Volume 6 - Opinions of Counsel SBEA No. 20
Freshwater wetlands (valuation) (open space lands) - Environmental Conservation Law § 24-0905; General Municipal Law, § 247:
Section 24-0905 of the Environmental Conservation Law, in providing a freshwater wetlands tax abatement, does not exempt property from taxation but merely establishes by statute the highest and best use which may be employed by the assessor in the valuation of the subject property for assessment purposes.
We have been asked whether, pursuant to section 24-0905 of the Environmental Conservation Law, freshwater wetland referred to in that section is totally exempt from real property taxation and, if not, in what manner the assessor is required to implement the provisions of that section.
Section 24-0905 provides that freshwater wetland “shall be deemed subject to a limitation on the use of such wetlands for the purposes of property tax evaluation, in the same manner as if an easement or right had been acquired pursuant to the General Municipal Law. Assessed value shall be based, during the duration of such agreement of restriction, on the uses remaining to the owner thereof.”
The reference to the General Municipal Law would appear to relate to section 247, which authorizes municipalities to acquire a wide range of rights or interests in real property for the preservation of open spaces. That statute also provides that where easements, developmental rights or the like are transferred by the owner to the municipality, the assessor shall take into consideration the effect of the burden of such encumbrances on the property by virtue of the transfer. We have held that this section does not authorize a local government to establish an arbitrary percentage exemption (3 Op.Counsel SBEA No. 10), but rather requires that the limitation on the future use of the subject property be taken into consideration in the evaluation thereof for assessment purposes (1 Op.Counsel SBEA No. 80).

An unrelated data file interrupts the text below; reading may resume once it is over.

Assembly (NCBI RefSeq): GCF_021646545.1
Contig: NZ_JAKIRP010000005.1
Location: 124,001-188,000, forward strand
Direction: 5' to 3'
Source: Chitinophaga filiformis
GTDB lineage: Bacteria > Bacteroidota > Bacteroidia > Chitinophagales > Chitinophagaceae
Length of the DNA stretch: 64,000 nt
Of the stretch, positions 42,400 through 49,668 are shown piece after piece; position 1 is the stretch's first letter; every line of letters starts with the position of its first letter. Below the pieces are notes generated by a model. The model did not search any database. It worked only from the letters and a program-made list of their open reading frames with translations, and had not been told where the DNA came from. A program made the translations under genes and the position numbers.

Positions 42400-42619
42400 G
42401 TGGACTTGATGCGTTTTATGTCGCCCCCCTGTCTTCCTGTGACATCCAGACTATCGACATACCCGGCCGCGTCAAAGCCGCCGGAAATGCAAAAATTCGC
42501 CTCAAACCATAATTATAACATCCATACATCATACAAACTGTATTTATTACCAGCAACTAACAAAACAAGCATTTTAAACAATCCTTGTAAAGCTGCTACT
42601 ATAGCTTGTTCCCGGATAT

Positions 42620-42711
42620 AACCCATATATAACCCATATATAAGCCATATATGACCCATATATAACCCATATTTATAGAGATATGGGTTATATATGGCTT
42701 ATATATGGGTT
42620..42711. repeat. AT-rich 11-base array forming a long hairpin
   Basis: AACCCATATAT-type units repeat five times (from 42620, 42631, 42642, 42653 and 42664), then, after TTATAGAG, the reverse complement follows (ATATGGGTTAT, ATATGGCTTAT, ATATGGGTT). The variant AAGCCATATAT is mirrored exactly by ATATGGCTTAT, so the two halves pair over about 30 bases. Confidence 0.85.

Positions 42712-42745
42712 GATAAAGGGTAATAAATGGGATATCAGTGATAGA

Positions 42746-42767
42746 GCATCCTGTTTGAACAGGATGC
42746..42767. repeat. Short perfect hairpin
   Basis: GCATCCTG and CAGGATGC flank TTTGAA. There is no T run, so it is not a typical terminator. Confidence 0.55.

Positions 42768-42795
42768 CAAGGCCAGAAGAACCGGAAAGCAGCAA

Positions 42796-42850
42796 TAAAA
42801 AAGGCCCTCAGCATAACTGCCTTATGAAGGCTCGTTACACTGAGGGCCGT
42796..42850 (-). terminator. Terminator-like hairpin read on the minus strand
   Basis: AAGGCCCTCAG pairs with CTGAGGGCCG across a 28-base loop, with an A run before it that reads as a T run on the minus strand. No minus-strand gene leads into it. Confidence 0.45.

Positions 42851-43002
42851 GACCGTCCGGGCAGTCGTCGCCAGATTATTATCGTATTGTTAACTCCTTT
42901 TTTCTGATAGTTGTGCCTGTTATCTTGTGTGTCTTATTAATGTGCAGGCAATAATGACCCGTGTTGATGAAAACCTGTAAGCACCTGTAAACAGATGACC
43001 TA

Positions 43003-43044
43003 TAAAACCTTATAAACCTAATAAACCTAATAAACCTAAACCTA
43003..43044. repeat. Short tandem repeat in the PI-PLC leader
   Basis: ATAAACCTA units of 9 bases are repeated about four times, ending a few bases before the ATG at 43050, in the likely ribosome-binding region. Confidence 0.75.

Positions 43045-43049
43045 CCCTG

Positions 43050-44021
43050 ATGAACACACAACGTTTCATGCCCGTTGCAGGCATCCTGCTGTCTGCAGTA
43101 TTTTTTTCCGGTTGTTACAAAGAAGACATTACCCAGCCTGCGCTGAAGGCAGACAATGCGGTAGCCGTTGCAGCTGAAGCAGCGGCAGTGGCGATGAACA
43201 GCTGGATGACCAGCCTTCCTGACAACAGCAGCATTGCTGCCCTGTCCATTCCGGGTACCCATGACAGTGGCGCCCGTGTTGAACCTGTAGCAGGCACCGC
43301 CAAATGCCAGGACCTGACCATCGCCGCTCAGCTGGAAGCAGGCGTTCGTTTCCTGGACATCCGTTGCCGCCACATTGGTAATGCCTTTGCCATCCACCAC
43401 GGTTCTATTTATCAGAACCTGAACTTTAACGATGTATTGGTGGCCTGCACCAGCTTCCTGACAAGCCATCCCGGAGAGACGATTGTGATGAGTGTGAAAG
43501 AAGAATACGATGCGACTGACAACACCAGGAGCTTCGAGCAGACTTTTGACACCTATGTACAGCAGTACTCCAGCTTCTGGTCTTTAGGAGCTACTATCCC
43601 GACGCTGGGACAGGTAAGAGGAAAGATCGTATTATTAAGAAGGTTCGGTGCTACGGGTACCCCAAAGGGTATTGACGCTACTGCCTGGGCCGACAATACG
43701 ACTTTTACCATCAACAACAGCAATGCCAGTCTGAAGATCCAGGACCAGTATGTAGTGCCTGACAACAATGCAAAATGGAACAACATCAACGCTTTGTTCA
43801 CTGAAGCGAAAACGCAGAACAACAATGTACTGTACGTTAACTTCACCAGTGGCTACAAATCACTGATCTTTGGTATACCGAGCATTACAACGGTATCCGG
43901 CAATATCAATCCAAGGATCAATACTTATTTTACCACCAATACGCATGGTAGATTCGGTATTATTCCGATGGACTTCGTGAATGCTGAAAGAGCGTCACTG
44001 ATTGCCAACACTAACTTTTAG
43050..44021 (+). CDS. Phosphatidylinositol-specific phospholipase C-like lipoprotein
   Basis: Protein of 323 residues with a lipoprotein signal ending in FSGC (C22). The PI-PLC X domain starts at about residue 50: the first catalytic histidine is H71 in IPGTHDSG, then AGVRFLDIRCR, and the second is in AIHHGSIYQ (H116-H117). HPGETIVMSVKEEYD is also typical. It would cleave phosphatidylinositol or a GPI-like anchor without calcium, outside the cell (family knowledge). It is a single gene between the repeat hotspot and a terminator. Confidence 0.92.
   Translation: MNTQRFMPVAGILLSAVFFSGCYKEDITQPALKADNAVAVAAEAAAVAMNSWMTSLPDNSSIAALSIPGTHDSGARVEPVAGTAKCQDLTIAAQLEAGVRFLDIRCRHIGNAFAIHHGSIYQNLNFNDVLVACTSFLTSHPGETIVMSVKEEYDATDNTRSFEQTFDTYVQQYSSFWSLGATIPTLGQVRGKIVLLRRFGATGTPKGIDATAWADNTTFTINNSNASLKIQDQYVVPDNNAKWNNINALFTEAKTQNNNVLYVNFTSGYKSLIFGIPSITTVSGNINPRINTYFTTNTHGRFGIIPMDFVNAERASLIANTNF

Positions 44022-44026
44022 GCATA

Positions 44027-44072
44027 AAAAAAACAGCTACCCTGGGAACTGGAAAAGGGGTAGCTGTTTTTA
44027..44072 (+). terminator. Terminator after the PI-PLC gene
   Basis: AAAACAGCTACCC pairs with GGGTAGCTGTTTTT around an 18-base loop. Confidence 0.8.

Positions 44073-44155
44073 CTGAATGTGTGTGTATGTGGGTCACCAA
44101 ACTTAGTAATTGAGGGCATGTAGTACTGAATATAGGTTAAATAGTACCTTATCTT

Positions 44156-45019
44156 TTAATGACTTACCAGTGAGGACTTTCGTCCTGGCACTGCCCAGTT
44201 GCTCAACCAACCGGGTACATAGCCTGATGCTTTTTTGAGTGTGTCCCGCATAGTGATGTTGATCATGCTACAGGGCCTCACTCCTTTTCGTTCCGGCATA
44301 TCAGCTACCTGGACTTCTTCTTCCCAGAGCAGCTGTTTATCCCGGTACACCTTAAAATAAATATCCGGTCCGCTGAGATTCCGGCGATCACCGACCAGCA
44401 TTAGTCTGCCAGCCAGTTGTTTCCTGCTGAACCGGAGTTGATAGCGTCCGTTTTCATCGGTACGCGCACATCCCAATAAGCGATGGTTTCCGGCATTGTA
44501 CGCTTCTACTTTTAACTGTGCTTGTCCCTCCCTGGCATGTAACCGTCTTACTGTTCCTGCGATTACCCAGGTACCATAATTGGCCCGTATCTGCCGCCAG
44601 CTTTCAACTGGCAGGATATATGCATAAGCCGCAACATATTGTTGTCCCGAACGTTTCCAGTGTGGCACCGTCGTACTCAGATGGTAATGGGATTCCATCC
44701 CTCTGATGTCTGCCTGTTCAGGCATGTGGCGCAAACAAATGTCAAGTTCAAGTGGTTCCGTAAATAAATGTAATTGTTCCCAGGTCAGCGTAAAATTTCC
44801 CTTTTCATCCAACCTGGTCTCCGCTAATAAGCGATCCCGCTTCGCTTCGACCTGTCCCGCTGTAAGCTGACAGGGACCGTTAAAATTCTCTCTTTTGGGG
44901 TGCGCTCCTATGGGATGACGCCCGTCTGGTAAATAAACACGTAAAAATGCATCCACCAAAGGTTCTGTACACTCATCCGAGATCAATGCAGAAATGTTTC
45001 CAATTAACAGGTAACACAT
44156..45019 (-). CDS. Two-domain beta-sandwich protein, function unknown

In the first instance, the assessor, or such appraisal personnel as he may employ, must use his best professional judgment as to the effect, if any, of the use restriction on the value of the property. After a period of years the assessor would naturally use sales of similarly use-restricted parcels in the valuation process. In general, then, there are no hard and fast guidelines that may be used by the assessor in the first instance, and his judgment must necessarily be subjective.
It should be pointed out, however, that not all parcels subject to the use restriction will necessarily realize a decrease in value for assessment purposes. For example, where the highest and best use is the same both prior and subsequent to the effective date of the use restriction, there would be no diminution in value. Likewise, where the subject parcel has previously been designated as an open area pursuant to a local ordinance concerning new developments, residential or commercial, the use restriction may very well have no effect upon the value of such parcel. Also, if a portion of a parcel is subject to the use restriction and was previously used for landscaping purposes and was assessed as such as part of the entire parcel, it would not necessarily realize a reduction in value solely by reason of the use restriction.
Accordingly, section 24-0905 of the Environmental Conservation Law does not exempt property from taxation, but merely establishes by statute the highest and best use which may be used by the assessor in the valuation of the subject property for assessment purposes. Actual determinations will be required to be made on a case-by-case basis considering all of the facts relevant to each case.
April 27, 1977